Ideas to start the year off right
It's time to go back to school! Whether you're a novice or an old pro, we have some ideas and resources to get you ready and set for the best school year yet!
If you're a classroom teacher or paraprofessional, odds are you have at least one student who's an English language learner (ELL), if not a whole room full. You know these kids are eager to learn; and you probably also know that teaching them can be a challenge.
That's why Colorín Colorado offers free, research-based resources for teaching English language learners to read and succeed.
Here, we've gathered a number of resources to help you kick off the new school year with the tools and information you need to teach the ELLs in your class.
10 million school-age children (5 to 17) who speak a language other than English at home. Most of them (7.1 million) speak Spanish at home.
— Source: American FactFinder
Resources for first year teachers
The first year of teaching is tough. Everything is new — the students; the school's procedures; your relationship with fellow teachers, administrators, and parents; what you plan to do and teach each day; your classroom management and teaching style; and much more.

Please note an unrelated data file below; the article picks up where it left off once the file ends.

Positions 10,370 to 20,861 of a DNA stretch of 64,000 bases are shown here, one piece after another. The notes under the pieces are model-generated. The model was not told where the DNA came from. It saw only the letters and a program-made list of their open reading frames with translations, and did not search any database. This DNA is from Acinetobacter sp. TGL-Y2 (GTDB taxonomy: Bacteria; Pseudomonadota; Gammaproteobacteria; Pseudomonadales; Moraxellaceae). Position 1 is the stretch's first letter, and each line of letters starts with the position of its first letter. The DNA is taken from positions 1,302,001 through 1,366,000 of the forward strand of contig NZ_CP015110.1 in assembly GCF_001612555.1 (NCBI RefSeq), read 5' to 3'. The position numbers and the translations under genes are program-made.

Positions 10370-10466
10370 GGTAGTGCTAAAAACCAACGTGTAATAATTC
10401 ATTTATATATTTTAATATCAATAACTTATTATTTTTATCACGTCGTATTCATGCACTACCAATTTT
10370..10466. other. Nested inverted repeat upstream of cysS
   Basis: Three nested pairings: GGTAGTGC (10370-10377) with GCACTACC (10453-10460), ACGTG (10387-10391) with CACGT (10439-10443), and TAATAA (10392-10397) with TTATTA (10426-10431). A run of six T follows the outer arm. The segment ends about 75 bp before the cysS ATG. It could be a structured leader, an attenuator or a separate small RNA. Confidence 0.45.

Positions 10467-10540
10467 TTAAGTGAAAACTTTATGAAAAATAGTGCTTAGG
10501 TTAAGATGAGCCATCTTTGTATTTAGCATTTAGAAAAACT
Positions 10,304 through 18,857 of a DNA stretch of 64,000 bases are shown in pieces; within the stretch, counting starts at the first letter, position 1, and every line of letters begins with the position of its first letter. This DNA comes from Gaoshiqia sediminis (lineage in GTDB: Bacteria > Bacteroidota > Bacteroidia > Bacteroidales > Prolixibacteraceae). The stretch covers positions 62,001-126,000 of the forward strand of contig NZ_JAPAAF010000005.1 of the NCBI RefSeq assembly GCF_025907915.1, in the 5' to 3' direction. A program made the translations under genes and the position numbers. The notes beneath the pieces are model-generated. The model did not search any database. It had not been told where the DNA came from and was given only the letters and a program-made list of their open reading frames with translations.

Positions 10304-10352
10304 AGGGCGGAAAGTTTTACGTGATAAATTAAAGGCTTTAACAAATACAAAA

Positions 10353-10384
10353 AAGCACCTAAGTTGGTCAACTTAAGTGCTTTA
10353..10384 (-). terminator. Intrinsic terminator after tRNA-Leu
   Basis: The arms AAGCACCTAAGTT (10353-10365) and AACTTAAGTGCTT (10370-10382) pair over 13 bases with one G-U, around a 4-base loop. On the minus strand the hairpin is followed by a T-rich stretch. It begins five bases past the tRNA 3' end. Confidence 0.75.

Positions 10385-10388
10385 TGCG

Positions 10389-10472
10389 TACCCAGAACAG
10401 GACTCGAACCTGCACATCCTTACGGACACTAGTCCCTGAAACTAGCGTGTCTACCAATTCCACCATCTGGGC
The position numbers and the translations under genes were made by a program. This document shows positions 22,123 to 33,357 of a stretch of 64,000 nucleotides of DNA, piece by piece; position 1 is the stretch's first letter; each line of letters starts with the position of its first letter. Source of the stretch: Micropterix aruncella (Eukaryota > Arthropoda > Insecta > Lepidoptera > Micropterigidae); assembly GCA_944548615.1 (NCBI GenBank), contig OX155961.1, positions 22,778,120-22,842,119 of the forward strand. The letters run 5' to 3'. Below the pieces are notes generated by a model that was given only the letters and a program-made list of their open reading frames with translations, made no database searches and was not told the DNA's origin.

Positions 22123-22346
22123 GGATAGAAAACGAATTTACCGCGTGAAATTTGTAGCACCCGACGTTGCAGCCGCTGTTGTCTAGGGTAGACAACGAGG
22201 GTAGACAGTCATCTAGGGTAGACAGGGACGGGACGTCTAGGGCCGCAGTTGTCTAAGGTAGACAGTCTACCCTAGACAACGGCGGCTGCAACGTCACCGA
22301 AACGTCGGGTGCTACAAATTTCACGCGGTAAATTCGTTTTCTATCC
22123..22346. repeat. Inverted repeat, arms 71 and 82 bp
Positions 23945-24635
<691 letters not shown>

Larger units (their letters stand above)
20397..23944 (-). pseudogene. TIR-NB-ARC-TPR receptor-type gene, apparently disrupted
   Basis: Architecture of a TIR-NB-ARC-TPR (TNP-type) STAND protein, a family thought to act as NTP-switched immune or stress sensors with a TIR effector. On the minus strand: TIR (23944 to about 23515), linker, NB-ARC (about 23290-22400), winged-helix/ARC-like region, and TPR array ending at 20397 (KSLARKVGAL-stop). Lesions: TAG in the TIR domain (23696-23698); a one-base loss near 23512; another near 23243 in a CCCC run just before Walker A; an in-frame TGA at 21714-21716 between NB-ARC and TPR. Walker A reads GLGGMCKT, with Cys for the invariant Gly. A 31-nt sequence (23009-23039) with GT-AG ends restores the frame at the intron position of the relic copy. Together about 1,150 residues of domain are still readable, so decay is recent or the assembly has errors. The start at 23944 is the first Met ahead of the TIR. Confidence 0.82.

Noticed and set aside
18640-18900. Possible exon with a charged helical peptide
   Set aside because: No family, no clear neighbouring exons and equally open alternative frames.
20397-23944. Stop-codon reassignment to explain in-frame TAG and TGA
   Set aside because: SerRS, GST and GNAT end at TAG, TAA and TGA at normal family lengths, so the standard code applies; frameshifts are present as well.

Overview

The following resources and websites help new teachers navigate their first year:
Written by Reading Rockets staff experts, this First Year Teacher Column answers questions submitted by upcoming first year teachers.
Links for new teachers
Frequently asked questions about ELLs
To view our recommended children's books, click here.
ESL activities and resources
This publication brings together current research on human development and cultural diversity. It explores issues of diversity in education that are essential for schools and teachers who are committed to quality education for all students.
Additional resources: Print & use!
Find useful information about Latino cultures and values, as well as helpful suggestions for involving parents in the classroom. Parent workshops with handouts, plus video components in English and Spanish, focus on PreK-3 literacy development.
Provisions in the No Child Left Behind legislation require that schools be held accountable for the adequate yearly progress for English language learners as a subgroup. Here you will find monitoring forms to make it easier for you to respond when questions arise about a student's placement, instruction, special services, and grading.
Try the activities and repeat the ones your child enjoys. Some of them, like "read with your child for 15 minutes each day," are helpful no matter what age your child is. To help you reach out to the parents of your ELL students, we now offer these tip sheets in a total of 10 languages!